It’s time to breathe life into our religion

Last Updated on July 10, 2013 by Editor


A recent survey about religion and faith in America discovered that the numbers of those who say they believe in God and are spiritual people actually has grown, but more and more say they just do not identify with a specific church or congregation.

On census forms they often check “none” where it says “Religion.” We call them the new “nones.”

Nearly one-third of adults younger than 35 are unaffiliated with any actual church body or parish . At the same time, we see a continuing interest in spiritual life, faith and a hunger for community and rituals that bring meaning to everyday lives.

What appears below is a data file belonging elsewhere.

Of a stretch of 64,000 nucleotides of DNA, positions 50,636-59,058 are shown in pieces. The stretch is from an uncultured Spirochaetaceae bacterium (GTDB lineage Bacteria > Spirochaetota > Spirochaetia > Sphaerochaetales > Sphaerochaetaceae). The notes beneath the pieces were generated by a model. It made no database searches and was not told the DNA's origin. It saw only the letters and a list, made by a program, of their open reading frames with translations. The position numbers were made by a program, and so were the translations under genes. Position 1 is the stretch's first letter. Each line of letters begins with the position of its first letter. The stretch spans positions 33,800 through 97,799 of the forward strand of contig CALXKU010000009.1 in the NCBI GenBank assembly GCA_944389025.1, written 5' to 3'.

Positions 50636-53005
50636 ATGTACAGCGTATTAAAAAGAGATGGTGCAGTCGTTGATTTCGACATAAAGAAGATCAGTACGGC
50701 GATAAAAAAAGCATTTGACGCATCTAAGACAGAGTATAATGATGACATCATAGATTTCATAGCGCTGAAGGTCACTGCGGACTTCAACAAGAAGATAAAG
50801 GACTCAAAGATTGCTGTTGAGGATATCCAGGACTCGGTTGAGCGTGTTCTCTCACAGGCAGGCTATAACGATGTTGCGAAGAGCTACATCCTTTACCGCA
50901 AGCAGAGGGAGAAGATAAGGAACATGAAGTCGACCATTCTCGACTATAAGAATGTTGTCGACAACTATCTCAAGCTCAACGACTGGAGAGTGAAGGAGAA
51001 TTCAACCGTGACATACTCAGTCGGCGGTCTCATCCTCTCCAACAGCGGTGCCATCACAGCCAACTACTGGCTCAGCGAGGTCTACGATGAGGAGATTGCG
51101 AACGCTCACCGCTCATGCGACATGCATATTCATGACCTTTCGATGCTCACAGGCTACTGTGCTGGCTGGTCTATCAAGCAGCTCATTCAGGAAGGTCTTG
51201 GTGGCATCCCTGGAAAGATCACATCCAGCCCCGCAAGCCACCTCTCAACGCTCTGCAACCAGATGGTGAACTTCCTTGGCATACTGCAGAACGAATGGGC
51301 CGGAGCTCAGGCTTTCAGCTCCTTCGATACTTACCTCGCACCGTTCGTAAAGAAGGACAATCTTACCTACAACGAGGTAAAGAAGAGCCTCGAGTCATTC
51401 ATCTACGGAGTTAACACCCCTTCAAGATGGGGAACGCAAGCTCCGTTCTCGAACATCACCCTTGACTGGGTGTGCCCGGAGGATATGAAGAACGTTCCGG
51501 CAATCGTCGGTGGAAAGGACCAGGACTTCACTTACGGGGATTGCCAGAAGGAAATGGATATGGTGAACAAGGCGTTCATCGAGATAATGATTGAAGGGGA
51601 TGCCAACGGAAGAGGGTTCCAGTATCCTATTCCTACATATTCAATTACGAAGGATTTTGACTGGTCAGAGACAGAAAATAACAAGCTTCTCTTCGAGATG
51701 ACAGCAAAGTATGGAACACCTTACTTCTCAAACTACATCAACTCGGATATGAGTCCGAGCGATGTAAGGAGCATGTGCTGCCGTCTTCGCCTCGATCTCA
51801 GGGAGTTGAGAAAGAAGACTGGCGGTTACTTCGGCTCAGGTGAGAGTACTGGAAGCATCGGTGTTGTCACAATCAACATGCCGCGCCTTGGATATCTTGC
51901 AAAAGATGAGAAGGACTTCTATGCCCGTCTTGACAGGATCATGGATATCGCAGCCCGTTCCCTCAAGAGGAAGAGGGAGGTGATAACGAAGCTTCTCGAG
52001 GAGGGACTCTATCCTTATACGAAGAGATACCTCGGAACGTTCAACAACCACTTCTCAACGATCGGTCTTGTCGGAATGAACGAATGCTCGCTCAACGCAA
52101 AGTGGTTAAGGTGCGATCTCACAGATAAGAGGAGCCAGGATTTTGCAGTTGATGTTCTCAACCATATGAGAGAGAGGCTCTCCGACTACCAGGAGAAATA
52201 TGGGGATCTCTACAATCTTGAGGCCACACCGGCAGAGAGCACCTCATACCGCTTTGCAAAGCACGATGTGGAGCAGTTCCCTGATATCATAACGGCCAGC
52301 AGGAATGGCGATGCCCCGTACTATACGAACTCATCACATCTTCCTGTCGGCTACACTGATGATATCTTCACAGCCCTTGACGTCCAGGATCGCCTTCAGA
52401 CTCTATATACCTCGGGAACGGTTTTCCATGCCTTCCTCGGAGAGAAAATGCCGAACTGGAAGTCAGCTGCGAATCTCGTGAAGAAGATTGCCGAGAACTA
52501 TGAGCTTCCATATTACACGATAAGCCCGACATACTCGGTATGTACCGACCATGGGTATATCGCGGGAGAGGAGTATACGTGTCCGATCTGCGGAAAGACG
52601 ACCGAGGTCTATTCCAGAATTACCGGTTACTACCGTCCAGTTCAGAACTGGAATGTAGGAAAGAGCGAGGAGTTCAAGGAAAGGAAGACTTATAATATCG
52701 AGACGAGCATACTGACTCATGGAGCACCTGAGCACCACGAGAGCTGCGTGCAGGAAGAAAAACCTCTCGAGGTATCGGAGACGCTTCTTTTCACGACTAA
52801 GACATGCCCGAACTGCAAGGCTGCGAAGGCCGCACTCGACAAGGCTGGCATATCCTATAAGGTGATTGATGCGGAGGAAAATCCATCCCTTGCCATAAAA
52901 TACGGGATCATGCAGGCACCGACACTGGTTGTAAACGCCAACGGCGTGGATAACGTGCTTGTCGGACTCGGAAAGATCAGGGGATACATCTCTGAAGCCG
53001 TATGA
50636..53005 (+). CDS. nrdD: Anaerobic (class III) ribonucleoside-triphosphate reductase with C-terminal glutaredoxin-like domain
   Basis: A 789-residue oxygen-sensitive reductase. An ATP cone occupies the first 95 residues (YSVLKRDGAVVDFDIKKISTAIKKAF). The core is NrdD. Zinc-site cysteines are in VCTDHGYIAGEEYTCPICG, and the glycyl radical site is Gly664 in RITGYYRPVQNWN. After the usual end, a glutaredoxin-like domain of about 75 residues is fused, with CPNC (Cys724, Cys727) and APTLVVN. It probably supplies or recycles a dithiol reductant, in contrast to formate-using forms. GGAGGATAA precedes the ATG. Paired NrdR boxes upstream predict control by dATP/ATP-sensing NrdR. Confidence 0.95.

Some say we are moving from an “Age of Belief” in creeds and doctrines, obligation and duty, to folks looking for an experience of God, rather than a religion about God. To encourage, especially our younger people, with a word about God that breathes new life, the spirit of Pentecost, this is our task.

I think it would make identifying with our Catholic ways more attractive and inviting if we, the “regulars,” exhaled a bit more the breath of new life instead of just duty, obligation or fear of God getting even. Our Catholic values, beliefs, worship, sacraments, sacred seasons, diversity of ages and cultures, styles and the joy of community have much to offer in these times of high-tech stress.

Our church isn’t perfect, nor will it ever be, but so many find so much in being identified as a Catholic and a companion of Jesus.

An older person once wrote: “How much I criticize you, my church, yet how much I love you. You have given much scandal, and yet you alone have made me understand holiness. Countless times I felt like slamming the door of my soul in your face, and yet every night I pray that I might die in your embrace.”